• 22. Contribution relationship Appropriate responsibility THE LINKAGE Between POPULATION and PERFORMANCE POPULATION ACCOUNTABILITY Youth are aware of and can find jobs. Rate of teen employment, rate of internships Businesses are engaged in work-based learning. Gain of # of employers offering WBL opportunities to youth Youth are Pursuing Post-Secondary Education Percent students pursuing post-secondary education, rate of second year success # of students engaged % of students successfully completing internships # / % of students that know which school & community resources can help them PERFORMANCE ACCOUNTABILITY High School Internship Program POPULATION RESULTS CUSTOMER RESULTS Alignment of measures
    • 23. Comparing your performance 1. To ourselves -- can we do better than our own history? 2. To others -- when it is a fair apples to apples comparison 3. To standards -- when we know what good performance is
    • 24. Overview: Population and Performance Accountability All Youth in Vermont WHOLE POPULATION OUTCOME: Youth successfully transition to adulthood INDICATORS Students have exposure and access to real life and life- long learning People involved in Navicate PERFORMANCE MEASURE How much did we do? How well did we do it? Is anyone better off? (i.e. Dual Enrollment, Internships, Employers involved, Changed student skills/behaviors, VT youth engaged in school and learning about themselves through careers and college Navicate’s Contribution Means End
    • 25. RBA in a nutshell 2 levels of accountability 3 performance measures 7 accountability questions from ends to means
    • 26. Work with the data you ALREADY have. Start NOW! Navicate’s main lesson:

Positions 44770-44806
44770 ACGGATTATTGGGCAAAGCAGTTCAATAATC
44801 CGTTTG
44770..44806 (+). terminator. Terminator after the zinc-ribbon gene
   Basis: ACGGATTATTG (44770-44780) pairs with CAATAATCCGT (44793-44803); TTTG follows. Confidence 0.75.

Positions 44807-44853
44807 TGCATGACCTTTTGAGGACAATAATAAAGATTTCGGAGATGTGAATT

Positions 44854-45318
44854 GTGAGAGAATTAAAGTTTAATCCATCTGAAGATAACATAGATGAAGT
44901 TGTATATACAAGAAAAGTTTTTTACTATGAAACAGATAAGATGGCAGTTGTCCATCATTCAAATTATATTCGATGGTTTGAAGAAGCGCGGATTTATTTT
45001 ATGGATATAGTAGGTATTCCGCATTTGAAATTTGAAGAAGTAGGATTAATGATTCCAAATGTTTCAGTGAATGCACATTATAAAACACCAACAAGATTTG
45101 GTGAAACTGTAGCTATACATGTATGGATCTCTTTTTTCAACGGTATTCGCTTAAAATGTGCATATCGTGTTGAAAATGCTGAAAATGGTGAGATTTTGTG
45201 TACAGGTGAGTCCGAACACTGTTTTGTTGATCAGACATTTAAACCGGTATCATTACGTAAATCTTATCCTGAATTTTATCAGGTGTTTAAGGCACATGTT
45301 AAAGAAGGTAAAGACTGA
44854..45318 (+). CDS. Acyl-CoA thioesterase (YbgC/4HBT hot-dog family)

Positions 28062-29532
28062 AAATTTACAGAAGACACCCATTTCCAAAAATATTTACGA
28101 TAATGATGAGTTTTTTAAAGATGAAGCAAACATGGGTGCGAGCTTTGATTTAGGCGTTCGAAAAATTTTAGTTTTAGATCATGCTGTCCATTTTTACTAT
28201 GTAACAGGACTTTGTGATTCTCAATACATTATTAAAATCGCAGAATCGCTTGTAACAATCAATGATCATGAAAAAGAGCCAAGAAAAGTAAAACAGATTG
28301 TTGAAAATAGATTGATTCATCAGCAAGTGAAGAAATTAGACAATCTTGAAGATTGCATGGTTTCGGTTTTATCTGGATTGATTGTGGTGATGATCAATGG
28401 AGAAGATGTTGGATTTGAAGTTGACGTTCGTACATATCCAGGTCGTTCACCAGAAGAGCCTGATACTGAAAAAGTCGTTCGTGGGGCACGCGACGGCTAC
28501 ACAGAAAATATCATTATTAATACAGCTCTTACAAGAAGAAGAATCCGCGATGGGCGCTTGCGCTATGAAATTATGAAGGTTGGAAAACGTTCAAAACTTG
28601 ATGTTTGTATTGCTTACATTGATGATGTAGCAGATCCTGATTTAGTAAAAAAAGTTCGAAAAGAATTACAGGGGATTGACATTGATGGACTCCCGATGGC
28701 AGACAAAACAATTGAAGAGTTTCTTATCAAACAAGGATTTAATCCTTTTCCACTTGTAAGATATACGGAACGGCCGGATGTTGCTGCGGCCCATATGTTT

• 27. How much did we do? # of customers served (by customer characteristic) # activities (by type of activity) How well did we do it? (% common measures) workload ratio, staff turnover rate, staff morale, percent of staff fully trained, worker safety, unit cost, customer satisfaction) % activity-specific measures: percent of actions timely and correct percent of customers completing the activity percent of actions meeting standards IS ANYONE BETTER OFF? (# and %) Skills and Knowledge Attitude/Opinion Behavior Circumstance EFFORT EFFECT QUANTITY QUALITY
    • 28. Quantity (How Much We Do) How much service did we deliver? Quality (How Well We Do It) How well did we do it? EFFORT • 183 high school students served • 204 employers engaged in internships, tours, job-shadows, career presentations etc. • 4 high schools • 1 alternative program providers • 143 internships completed • 87% successfully complete internships (71 of 82 in 2013) • 5% increase out of school youth served • 8% increase internships completed (132 in 2012, 143 in 2013) • 19 % increase of employers (100 in 2012, 119 in 2013) • 6% did not complete an internship (9 of 143 in 2013) RBA Grid TIPS Internship Program – 1 yr. of data
    • 29. Activity Time! In your team, 1. Decide on one program to focus on 2. Answer the three RBA questions: - How much do we do? - How well do we do it? - Is anyone better off? 3. Fill in 3 parts of the blank RBA grid for that program. Don’t get hung up over which category things go in – just get it on the paper and then discuss how it should be reported or which of the questions it answers.
    • 30. Database Grant language Marketing Performance Review of Organizational Health Strategic Planning Board Development Staff Professional Development A common language on how to talk about our impact!
    • 31. We even made an infographic.